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Fig. 3 Methylene blue reduction test (hours) and total solids at farm level (%). Dry season, no rain and low temperature; rainy season, rainfall and high temperature hours collecting milk before arriving at the plant gate. These variability (coefficient of variation 68 %) and lower SCC practices reflect the fact that their income depends on the milk levels for milk collected by processors themselves (average quantity they collect each day. Milk chemical quality from SCC of 283,505 cells/ml vs. 425,683 cells/ml, respectively).

processors themselves was similar to the collectors’ one (av- Indeed, dairy processors had more control of the milk collecterage milk TS of 117 g/kg vs. milk TS of 116 g/kg, respec- ed, since they dealt with less farmers compared with indepentively). Same result was obtained for the hygienic quality dent collectors.

(average MBRT of 132 min vs. MBRT of 114 min, respec- In both cases, the absence of a cool chain from farm to plant tively). However, SCC parameter showed the highest gate affects hygiene quality, based on MBRT, when milk from

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1 Cirad, UMR Innovation, 73 Avenue Jean-François Breton, 34398 Montpellier, France 2 Department of Food Business and Development, University College Cork, Cork City, Ireland 3 Universidad Nacional Agraria La Molina, Apartado 12-056, Lima, Peru.

Abstract Simulation tools can be helpful for supporting stakeholders in better planning and managing dairy supply chains and exploring alternative ways of organizing chains. This paper presents a support approach dealing with strategic issues that dairy processors face in interaction with their suppliers and buyers, i.e. selecting their product portfolio according to markets opportunities and designing milk payment systems encouraging dairy farmers to supply good quantity and quality milk throughout the year. This approach is based on the design of a simulation tool called DairyPlant developed with Excel. DairyPlant calculates the daily profit obtained by a dairy processing unit and the daily gross products obtained by each of its suppliers according to its product portfolio, its milk payment system and its suppliers’ individual milk quantity and quality profile. Calculations take into account the processing yield defined by the software user for each marketed and intermediate product. Payment systems may include a base price and up to three quality components. The approach was tested with two small-scale dairy plants in the Mantaro Valley (Peru). It showed the processors that (i) they could increase their total profits by modifying their current portfolio towards higher value products, assuming milk delivered to the plant attains a given quality; (ii) they do not pay correctly farmers who deliver good quality milk and overpay some bad quality milk; (iii) their profits would not be affected by adopting a payment system based on milk quality. Advantages and limits of DairyPlant are discussed in the light of an extended use of the support approach in other locations.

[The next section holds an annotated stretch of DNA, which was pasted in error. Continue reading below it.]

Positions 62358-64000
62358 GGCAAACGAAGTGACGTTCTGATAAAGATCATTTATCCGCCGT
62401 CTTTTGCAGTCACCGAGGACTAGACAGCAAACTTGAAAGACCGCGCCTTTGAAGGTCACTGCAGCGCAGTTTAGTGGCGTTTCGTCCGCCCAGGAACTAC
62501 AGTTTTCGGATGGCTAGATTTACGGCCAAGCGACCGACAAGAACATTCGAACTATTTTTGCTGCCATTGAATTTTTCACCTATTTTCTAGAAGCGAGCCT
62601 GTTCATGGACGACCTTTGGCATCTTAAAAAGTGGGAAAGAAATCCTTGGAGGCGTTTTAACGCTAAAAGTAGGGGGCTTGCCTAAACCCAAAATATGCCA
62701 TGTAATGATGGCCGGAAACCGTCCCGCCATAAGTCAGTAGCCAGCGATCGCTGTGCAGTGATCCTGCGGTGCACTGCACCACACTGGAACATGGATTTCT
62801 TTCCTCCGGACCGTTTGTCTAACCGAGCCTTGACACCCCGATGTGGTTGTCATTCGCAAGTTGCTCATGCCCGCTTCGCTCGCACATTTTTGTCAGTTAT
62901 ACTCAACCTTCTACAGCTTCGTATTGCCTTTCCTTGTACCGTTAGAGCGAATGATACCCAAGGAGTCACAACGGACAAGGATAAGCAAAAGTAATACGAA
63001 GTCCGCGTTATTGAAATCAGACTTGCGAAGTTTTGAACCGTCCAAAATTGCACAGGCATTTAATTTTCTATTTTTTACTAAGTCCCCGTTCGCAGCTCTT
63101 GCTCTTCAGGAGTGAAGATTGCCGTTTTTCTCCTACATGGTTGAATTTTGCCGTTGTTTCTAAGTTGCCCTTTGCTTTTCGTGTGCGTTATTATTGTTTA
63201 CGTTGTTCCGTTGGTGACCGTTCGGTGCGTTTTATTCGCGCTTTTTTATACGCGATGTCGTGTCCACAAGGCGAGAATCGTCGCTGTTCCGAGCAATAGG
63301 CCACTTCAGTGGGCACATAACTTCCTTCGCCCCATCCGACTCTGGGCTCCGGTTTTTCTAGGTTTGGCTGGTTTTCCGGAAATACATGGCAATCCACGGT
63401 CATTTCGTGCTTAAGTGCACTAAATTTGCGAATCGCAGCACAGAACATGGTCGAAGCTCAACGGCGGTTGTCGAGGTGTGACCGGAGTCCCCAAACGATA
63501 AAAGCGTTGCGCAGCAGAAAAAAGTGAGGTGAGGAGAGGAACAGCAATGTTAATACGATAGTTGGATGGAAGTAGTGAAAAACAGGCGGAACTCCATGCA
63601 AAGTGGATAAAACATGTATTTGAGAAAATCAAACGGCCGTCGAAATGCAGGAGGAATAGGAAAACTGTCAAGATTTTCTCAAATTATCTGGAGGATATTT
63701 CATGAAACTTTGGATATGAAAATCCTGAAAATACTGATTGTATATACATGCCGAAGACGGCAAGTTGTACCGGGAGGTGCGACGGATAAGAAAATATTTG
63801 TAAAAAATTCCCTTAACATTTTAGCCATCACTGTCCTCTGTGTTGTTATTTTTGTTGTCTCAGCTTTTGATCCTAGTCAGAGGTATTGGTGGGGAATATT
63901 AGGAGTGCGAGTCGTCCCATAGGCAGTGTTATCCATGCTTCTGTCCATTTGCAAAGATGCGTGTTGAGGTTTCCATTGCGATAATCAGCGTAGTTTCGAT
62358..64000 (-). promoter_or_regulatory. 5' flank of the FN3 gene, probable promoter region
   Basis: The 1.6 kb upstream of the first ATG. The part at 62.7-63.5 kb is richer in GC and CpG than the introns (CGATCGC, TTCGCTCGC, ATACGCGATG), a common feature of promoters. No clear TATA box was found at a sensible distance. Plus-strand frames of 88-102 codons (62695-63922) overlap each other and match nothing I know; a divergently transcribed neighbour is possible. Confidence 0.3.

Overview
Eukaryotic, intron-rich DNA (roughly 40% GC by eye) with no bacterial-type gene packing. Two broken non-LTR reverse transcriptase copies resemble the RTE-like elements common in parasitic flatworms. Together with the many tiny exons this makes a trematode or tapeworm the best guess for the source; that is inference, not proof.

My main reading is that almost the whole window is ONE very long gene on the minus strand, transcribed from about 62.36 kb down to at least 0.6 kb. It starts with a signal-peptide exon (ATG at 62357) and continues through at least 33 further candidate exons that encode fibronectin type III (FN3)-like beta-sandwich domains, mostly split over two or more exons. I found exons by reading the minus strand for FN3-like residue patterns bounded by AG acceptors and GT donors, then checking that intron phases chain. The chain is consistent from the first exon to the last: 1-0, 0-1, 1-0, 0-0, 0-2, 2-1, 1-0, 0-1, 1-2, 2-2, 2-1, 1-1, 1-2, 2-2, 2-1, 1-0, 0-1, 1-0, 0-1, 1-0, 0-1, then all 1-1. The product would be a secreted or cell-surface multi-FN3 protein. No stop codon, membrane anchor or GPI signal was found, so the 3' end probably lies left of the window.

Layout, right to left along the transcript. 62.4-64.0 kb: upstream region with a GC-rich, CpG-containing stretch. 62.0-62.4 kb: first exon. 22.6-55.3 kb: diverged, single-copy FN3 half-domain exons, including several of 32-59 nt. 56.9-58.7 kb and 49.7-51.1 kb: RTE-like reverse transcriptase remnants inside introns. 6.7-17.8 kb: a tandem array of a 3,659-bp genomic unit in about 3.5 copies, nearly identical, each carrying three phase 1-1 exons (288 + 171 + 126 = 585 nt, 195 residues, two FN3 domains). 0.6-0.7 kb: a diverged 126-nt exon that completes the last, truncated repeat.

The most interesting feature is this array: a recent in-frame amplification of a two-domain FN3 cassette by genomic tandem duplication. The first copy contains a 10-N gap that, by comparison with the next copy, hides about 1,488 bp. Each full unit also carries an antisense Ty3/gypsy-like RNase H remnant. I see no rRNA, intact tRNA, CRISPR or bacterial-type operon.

Key words: Computer model; processing; dairy products; incentives; payment scheme